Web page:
The Illusion of Juror Sophistication

Like most people on juries, the six jurors thrown into the Zimmerman trial were totally unprepared.

Richard Baker

Robin Roberts (left) interviews Juror B29 from the George Zimmerman murder trial, with attorney David Chico, on Good Morning America, July 29, 2013. The juror says Zimmerman "got away with murder." (Photo by ABC via Getty Images)

American jurors, totally untrained in the legal system, are led to think they are more intelligent and sophisticated than they are. Alone, they are capable of some independent thought. Forced into a room with others, they are a disaster. Although states select potential jurors differently, they are usually drawn randomly from a list of driver’s licenses or lists of registered voters. They are average people, a cross-section of Americana, people content with their lives, unencumbered and blissful, just the type of people lawyers want judging their trials because most people lack the sophisticated skill sets of reasoning and logic needed to be a juror.

Lawyers are trained in theatrics, illusion, and magic. Acting classes may be more important than law classes.

Lawyers often decide which jurors to use in a trial based on the potential juror’s perceived lack of ability to think logically. A lawyer once told me that he always chooses jurors with strong religious beliefs because a person who believes a man can walk on water can be talked into anything.” The job of a lawyer is to manipulate the way a person thinks.

The jurors thrown into the George Zimmerman murder trial were tossed into a situation, as are most jurors, for which they were totally unprepared. They went from quiet, average lives, to supporting stars on the latest reality show. The defense attorneys outlined their parts in the show. They were to play rational, intelligent, sophisticated, impartial, and concerned citizens. Without realizing it, they played their parts perfectly.

The Zimmerman case was not difficult except to the pseudo-sophisticate jurors. He stalked, confronted, and killed an unarmed boy walking through a neighborhood. Zimmerman confessed to the crime. But… Buts” always confuse people tossed unexpectedly into the thinking arena. They signify that the truth may not be the truth, that there is more to the case than one man killing another. The jurors are, in the deliberation room, presently more sophisticated than the average citizen.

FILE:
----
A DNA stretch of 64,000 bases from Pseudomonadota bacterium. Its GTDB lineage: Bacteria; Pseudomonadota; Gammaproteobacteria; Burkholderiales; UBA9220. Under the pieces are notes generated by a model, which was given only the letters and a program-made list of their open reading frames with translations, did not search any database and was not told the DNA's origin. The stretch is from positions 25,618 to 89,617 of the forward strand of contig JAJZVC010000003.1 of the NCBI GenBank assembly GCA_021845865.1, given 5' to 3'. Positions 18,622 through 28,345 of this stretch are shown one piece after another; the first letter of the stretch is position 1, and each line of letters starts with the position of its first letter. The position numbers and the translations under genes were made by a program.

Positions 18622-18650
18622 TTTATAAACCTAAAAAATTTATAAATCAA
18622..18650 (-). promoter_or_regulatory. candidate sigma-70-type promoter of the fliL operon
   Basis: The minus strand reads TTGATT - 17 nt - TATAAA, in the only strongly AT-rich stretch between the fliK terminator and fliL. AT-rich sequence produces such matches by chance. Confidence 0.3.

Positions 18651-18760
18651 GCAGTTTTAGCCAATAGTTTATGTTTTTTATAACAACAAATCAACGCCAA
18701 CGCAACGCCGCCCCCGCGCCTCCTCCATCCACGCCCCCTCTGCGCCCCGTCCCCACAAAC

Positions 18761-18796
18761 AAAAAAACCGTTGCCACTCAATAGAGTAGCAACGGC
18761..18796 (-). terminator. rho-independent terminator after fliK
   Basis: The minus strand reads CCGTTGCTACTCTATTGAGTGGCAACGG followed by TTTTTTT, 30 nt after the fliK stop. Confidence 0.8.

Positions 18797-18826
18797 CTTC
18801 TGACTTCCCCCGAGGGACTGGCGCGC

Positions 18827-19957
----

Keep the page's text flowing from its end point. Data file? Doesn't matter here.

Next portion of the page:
The defense attorneys work their magic by convincing the jurors of their own sophistication. The jurors are lead to believe that there is much more to the case than most people realize and only a select few people with their intellectual complexity can see through it all. The jurors start to believe there is more to the case and forget that a man stalked and killed an unarmed boy.

They vaguely suspect that a man with a gun has equaled a dead boy, but they start to doubt themselves. What seemed understandable is not so simple for the newly ordained sophisticated jurors. The plain fact that a man stalked and killed a boy is okay for the Average Joe, but not for them. Lawyers have convinced them that they are too smart for that.

Lawyers are trained in theatrics, illusion and magic. Acting classes may be more important than law classes. A good lawyer can toss a dummy to the floor and choke it in an instant. Top defense lawyers deserve Academy Awards and they always have the advantage over prosecuting attorneys because prosecuting attorneys are the working-class workers of the legal profession. They become prosecuting attorneys for many reasons, often because they are average and might starve in an independent market situation, or because they have certain noble and naïve ideals about justice.